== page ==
8000 Buttons + Rain + Sunshine + Time

Sculptures on the Scarp 2019 was held a couple of weekends ago. It rained and rained and rained on install day. It rained on the first day, friends were concerned that my work would be getting wet…Yes, it was, but fabric and buttons are designed to get wet, so I wasn’t too concerned.

What I didn’t consider, was on that final sunny day, as the buttons and fabric dried out in the sunshine, they absorbed some of the colour in the bush. Some of the individual buttons have dyed silvery greys, other hints of rusty tones.On a few of the pieces the thread I used to stitch the buttons has also developed rusty tones. I’m surprised and delighted that  plastic buttons and polyester thread has dyed so well.Thanks to Kerrie Argent for all the lovely photos on location. A couple of night time images

The work on show at Sculptures on the Scarp looked amazing. You can see the work of all the Artists Here.

Sculptures on the Scarp

Spare Buttons is my first venture into creating work for an outdoor sculpture exhibition. I am delighted they will be on show at Sculptures on the Scarp in the beautiful bush setting at Darlington’s Station Reserve, 2- 3 November 2019.

Greg(Norman), Harry(Potter), Nick(& Nora), Rose(La vie en), Christian(Dior), Ralph(Lauren), Eden(Park) and Vera(Wang)* are Spare Buttons. 50cm diameter, each made from approximately 1000 recycled buttons.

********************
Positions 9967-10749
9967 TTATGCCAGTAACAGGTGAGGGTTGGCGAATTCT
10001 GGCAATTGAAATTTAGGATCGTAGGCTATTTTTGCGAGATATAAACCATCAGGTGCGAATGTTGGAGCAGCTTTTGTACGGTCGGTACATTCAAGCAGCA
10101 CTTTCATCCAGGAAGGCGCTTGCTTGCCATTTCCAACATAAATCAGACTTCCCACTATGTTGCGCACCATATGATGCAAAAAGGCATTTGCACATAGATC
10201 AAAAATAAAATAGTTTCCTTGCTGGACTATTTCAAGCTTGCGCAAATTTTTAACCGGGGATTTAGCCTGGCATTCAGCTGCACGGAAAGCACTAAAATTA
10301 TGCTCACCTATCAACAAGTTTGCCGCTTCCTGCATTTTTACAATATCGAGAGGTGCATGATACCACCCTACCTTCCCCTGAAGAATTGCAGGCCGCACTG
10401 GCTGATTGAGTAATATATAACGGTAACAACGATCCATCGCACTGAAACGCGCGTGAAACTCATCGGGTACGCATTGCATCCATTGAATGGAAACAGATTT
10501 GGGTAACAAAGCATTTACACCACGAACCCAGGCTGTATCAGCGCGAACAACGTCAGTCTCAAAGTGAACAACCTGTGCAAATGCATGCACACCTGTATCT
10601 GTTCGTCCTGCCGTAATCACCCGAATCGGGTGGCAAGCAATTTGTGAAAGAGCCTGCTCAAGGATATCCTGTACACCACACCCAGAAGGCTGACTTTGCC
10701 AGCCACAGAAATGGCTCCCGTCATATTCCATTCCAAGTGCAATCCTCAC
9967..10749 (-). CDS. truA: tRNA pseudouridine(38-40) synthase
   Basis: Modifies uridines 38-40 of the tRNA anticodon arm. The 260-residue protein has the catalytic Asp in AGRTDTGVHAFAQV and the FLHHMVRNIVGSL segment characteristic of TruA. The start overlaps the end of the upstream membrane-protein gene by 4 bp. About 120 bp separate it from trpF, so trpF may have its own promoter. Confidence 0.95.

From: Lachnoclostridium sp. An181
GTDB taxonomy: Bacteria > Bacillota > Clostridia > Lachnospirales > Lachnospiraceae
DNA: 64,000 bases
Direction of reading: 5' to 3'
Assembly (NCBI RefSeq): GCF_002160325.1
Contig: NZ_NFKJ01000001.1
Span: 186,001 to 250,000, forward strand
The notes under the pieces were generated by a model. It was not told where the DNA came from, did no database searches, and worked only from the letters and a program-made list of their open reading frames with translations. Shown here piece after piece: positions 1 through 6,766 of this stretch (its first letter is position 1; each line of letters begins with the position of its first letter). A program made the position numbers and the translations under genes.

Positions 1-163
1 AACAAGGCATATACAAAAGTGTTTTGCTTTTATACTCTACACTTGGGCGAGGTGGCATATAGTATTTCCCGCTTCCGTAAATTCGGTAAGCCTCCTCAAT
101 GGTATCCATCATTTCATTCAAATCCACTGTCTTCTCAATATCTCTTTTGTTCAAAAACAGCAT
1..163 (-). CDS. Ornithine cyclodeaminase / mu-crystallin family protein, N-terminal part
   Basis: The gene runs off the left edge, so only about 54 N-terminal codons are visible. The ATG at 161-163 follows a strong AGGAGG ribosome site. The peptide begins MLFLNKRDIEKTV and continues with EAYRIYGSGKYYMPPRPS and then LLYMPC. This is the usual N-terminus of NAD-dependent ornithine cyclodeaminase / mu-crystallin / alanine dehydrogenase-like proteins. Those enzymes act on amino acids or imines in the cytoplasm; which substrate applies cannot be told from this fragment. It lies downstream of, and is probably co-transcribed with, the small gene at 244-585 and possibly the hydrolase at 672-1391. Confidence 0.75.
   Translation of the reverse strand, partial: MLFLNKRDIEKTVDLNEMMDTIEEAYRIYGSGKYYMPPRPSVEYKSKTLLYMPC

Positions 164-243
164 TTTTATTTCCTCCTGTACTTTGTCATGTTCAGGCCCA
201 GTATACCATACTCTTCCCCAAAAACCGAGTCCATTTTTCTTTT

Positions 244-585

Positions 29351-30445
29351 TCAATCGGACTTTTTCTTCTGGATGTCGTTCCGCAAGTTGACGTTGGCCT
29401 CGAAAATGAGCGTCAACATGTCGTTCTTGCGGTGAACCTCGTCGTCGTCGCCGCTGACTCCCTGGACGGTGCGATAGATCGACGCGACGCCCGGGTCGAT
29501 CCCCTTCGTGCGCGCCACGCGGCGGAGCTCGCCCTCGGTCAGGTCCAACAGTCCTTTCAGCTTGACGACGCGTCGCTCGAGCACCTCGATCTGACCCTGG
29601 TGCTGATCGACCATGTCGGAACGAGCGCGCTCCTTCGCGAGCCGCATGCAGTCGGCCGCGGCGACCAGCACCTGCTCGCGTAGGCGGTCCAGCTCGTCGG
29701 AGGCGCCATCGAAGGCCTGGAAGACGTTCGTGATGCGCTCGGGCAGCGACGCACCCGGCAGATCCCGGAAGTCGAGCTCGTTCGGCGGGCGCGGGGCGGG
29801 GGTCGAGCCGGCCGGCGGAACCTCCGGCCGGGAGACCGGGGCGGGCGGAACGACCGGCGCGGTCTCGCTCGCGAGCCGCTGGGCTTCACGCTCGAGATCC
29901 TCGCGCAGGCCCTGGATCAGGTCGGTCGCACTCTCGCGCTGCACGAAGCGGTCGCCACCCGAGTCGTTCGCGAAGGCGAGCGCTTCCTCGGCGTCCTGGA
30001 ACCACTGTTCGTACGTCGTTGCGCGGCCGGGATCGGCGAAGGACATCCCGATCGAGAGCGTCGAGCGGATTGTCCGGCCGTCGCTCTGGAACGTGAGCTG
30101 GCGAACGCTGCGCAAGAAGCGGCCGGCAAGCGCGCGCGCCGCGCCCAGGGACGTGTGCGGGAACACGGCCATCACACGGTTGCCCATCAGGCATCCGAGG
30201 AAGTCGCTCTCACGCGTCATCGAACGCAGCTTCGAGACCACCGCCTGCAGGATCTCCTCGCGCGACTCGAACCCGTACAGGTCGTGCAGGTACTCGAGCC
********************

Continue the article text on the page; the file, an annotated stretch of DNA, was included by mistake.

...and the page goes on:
Artist Statement

It’s well known that Fast Fashion has contributed to the exploitation of workers and damage to the environment.

The proliferation of cheap clothing and its practices means that many components of quality clothing have disappeared and now no one notices and it’s expected that patterns and checks on side seams don’t match up, seams are so narrow that with the slightest wear they come apart, and badly cut garments go out of shape very easily.  Natural fibres are rarely used so clothing doesn’t breath, however it does shrink and pill. All factors that lead to garments only being worn a few times and then thrown away.

One ubiquitous item that does remain is the spare button. Stitched into a side seam with the care label or in a little plastic bag on a swing tag, it probably stays in place or in a drawer for the life of the garment.

Do people realise it’s there? Can many people sew this spare button if required? Or do they simply throw them away?

*The titles refer to a single rare button only found on that Spare Button!